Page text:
Video streaming platforms revolutionize the way we view our TV. Due to new technology, not only do we display content at higher resolutions, but also in immersive audio codecs and HDR images. Currently on the rise in cloud computing, and so is web-based gaming. Today online games are common options in entertainment. Generally, our entertainment needs of the present and future are largely focused online. For higher data velocities over infinite distances, optical fiber can ensure future continuity.
Affordable high-speed internet:
Copper cables still exist and as you read this, many internet service providers are replacing them with fiber optic cables. Fiber optic broadband would cost similarly, if not exorbitantly high, to our current broadband connections with the tremendous competition in the internet service provider space. Providers do not need any significant replacements apart from channeling internet access. Get set for reliable high-speed internet.
The types of fiber connections you should know:
FTTH (Fiber to the home)
As the name suggests, the fiber optic cable reaches to home users. That is the type of service that most of us can use. If you have a CAT 5 or CAT 6 router, your Internet service provider may provide you with a fiber optic connectivity converter switch. And you can retain your existing Internet router and still enjoy decent speeds.
Nonetheless, change is the only constant and it will be nice if you upgrade your router to one that can take direct fiber optic link and manage future gigabyte speeds as well.
FTTB (Fiber to the building/business/basement)
Fiber to building is when the house is hit by the fiber optic cable and then spread further. It allows consumers of existing wideband links to use their current delivery point cables. Not only that, community connections could make the service accessible tad bit as much as FTTH.
FTTO (Fiber to the office)
The server in this case is the one that gets fiber optic connectivity, and the link is spread by other means to other computers. It will be a trade line with potentially infinite resources which is meant to improve profitability.
Cons of Fiber Optic Broadband:
No service is flawless, so finding that even fibre optic broadband has some downsides is no surprise.
As we just mentioned, fiber optic broadband is still considered a bit of a luxury for now, with some areas still lagging without the promising ultra-fast speeds. Which means you can always test if you can get the service before you pay for a service.
Some providers will double check that you can get the service, and will reimburse you if you can’t get it for some reason, but if you double check first, it will save a lot of trouble in the long run. Though, it’s worth mentioning that if you don’t have it in your region yet, you may be able to access it in the foreseeable future so you’re still better off checking now and then to see whether you can get the service.
Can be Expensive
As is the case for any product, you’ll probably shell out a greater amount of cash for a higher quality service. Lucky for us, since it first reached the market, the price of fiber optic broadband has fallen but it’s much more costly than your standard broadband service.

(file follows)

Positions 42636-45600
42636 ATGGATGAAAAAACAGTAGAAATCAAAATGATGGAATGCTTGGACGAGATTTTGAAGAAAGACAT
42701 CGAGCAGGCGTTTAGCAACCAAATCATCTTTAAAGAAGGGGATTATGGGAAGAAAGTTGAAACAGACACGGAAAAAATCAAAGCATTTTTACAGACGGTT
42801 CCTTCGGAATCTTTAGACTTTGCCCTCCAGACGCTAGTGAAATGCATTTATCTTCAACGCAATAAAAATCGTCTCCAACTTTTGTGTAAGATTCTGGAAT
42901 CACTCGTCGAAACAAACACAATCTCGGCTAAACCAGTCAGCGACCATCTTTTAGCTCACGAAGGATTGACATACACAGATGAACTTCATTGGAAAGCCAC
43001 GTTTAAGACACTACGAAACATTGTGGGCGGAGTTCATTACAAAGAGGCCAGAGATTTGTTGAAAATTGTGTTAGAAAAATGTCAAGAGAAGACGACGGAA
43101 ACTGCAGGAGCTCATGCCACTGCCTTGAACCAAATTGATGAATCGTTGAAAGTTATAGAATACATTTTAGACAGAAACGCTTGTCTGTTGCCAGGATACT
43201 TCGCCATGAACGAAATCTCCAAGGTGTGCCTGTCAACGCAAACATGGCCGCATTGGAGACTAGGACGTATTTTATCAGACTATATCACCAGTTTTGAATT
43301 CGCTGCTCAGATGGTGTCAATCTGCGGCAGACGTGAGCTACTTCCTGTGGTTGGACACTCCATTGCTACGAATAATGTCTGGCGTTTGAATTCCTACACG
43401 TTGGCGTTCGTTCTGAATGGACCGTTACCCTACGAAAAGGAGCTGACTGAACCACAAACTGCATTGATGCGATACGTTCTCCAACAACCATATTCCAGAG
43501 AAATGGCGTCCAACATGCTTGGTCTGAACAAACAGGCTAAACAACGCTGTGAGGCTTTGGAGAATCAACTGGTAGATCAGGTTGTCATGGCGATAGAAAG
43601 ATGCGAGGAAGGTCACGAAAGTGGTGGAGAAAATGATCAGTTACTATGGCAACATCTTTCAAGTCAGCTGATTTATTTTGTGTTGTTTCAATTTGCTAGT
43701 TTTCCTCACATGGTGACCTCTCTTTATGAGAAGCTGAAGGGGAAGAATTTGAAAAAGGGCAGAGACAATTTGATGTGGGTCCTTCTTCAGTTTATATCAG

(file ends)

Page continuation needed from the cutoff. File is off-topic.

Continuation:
Costs differ depending on the rates you get, and ISP best offer would possibly cost much more than the less speedy version of the service. But you can get some decent package deals too which will bundle your phone, TV and internet bill into one monthly charge.
Installing fiber optic cables is not the easiest job, taking much longer than your regular broadband link, mostly due to the need to remove per-installed copper cables. Which means deployment can be a matter of hours, rather than a few minutes, to carry out.
Many new build homes are already equipped with glass or plastic cables, but the service would have to be built in the vast majority of the homes. Going through shouldn’t be too expensive, but it can take a little while.
Like with any service, in certain cases these drawbacks can be resolved and as the service’s popularity increases, rates are often likely to decrease.
Planning for the Future
If it’s an ISP or a community, planning for the future is an important factor when it comes to planning fibre. It is evident that the Internet of Things is growing and evolving, with new ways of linking our everyday lives. The more stuff we connect to the Internet the faster speeds we need to power it. That’s why so many ISPs and communities are now opting to build future-proof fiber networks as opposed to obsolete copper that only needs replacement in 10-20 years. Yet they have to create more than that for shifts in population and economic environment.
Planning for the future also involves installing more fiber all at once, versus returning late for more deployment. Yes, it’s costly to install fiber optic Internet, but those huge costs have more to do with infrastructure than with the fiber itself. The cost of doubling fiber strands may be a mere cents difference, while the potential cost of improving infrastructure may be between thousands, if not millions, of dollars. Dark fiber, optical fibers that form part of a fiber cable but are not commonly used, can be a great asset for an ISP or municipality.
Finally, fiber optics go mainstream
Switch off the internet and our normal day instantly feels a whole lot dull. We are so used to the internet that slower velocities sound inappropriate. The Download and Space days are gone. All is streaming now and this trend can only go further. Eventually, streaming high quality video, uploading and downloading massive files, with fiber optic connectivity, can feel snappier than ever before.
Improvements in equipment come with high-speed internet, and investing on capable equipment is a part of technology investment. The most important thing to improve will be our modems and Internet routers. Anything the internet publishes is nirvana. Downloading games to your computer, streaming high-definition content on your smart TV or video calling via Netflix, Prime Video, YouTube, all is about to reach warp speed.